In response to a second review of the accessible public transport standard, the Australian Government produced a whole journey guide. The 2017 guide was developed through in-depth consultations and workshops with all stakeholders. A third review was carried out in 2018. Here are some key points:
- Prior to the introduction of the Transport Standards there was no focused effort to remove discrimination from Australia’s public transport systems.
- The Transport Standards aimed to provide certainty of Disability Discrimination Act responsibilities, as well as a focus on a customers, liveable communities and the uptake of new technologies.
- Transport for NSW access upgrades requires local council co-ordination, apps and real time information to give people with disability information about accessible routes and transport, starting from the home.
- One the problems with access standards for transport is they were too prescriptive, cobbled together from other standards, with no understanding about transport related issues, and significantly strove for minimums, not excellence.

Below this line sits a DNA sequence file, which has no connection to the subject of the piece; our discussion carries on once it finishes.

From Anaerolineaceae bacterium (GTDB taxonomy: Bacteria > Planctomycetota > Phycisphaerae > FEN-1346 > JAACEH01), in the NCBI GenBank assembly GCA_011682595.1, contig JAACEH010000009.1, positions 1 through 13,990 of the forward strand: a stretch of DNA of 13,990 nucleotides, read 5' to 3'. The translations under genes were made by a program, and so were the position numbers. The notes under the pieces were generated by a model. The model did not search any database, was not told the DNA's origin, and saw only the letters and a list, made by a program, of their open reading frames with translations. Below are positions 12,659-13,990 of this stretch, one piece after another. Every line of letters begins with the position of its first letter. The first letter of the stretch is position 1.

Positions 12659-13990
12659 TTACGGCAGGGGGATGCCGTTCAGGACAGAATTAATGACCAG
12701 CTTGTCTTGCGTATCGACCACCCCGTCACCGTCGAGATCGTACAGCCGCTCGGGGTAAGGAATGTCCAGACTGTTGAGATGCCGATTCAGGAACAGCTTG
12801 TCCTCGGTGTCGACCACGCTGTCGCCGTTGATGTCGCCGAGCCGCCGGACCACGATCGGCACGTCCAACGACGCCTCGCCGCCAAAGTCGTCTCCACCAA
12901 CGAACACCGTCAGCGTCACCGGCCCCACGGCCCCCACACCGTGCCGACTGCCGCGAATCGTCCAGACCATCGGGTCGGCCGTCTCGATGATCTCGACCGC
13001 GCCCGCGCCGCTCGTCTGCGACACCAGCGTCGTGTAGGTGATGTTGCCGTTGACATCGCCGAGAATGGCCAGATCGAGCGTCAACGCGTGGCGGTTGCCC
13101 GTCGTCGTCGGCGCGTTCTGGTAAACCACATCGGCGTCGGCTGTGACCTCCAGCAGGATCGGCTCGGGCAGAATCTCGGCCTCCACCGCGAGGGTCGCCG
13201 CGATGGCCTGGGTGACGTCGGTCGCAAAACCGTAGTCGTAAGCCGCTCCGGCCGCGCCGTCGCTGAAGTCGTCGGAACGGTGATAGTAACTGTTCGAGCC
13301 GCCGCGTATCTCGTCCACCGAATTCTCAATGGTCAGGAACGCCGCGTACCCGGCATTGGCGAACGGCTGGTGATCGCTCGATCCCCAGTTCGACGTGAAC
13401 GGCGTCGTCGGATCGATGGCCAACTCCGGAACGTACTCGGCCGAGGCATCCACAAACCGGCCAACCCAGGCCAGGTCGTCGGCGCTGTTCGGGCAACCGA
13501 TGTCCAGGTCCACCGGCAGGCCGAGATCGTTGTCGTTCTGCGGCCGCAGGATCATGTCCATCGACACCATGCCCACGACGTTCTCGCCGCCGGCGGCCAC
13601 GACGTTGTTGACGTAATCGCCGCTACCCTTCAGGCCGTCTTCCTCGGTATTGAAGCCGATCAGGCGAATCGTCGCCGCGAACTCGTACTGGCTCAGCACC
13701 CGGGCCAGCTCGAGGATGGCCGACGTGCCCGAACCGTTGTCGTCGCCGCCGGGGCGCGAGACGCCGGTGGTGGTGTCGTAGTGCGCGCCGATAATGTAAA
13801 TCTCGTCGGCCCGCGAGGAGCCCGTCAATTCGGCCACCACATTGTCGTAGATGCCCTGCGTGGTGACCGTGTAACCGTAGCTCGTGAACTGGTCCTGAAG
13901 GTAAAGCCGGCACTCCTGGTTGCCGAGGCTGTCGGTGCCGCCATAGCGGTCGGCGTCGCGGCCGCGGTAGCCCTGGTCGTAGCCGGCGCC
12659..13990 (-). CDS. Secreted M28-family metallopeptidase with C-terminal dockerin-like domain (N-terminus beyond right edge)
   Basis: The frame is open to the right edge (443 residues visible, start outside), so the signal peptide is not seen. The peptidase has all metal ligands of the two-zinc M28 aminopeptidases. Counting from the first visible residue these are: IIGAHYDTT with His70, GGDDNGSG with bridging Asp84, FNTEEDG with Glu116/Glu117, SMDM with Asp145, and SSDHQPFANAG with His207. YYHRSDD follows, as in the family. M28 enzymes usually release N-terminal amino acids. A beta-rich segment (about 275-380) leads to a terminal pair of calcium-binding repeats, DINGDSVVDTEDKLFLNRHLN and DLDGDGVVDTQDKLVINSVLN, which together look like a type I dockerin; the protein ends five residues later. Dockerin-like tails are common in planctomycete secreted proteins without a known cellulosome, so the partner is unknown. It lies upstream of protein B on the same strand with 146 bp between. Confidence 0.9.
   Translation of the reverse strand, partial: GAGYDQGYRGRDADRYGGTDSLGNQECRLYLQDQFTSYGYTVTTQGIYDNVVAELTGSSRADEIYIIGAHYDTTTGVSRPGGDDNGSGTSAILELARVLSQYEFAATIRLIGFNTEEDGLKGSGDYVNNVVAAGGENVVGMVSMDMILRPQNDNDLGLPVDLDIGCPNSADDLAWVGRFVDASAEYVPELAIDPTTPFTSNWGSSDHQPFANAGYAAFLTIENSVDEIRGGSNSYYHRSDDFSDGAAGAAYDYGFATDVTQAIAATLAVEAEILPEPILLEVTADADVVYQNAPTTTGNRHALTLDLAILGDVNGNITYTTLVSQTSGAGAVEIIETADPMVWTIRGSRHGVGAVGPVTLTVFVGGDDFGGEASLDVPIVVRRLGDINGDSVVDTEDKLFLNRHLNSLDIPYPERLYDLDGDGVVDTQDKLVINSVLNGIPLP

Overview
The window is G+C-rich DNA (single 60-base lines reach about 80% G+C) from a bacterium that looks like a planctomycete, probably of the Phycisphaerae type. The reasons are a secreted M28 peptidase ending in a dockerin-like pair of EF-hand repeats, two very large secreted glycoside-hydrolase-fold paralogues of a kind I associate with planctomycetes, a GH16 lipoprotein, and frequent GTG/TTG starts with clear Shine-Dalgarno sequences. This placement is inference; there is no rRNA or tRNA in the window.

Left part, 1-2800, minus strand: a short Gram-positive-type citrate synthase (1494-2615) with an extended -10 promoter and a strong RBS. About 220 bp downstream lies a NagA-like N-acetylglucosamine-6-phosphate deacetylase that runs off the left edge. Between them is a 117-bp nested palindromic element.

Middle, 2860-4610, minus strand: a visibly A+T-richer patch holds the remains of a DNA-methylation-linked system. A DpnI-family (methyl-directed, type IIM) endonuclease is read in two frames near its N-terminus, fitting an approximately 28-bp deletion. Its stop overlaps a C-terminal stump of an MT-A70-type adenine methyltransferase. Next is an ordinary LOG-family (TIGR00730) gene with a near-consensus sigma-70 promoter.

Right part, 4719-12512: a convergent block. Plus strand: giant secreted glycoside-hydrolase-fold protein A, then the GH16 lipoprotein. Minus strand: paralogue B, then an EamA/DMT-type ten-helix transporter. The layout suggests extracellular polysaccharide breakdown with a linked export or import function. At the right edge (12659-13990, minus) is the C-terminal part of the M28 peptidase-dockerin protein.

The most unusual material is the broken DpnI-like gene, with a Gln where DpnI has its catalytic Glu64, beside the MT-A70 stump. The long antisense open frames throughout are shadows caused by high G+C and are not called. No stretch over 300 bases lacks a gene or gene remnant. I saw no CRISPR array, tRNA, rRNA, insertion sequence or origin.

- Accessible transport is an enabler, promoting age-friendly cities, with walking as an ingredient. Hence the need to look at the whole journey, requiring quality footpaths, kerb crossings, and pedestrianisation.
The Whole Journey: A guide for thinking beyond compliance to create accessible public transport journeys, can be downloaded in sections from the Department of Infrastructure website. There’s a good section on universal design that shows how it captures other terms.
“The principles of universal design can also be applied to the design of programs run by government, businesses and non-government organisations. This will result in greater efficiency by maximising the number of people who can use and access a program without the need for costly add-ons or specialised assistance.”
The National Disability Strategy is also mentioned in this section.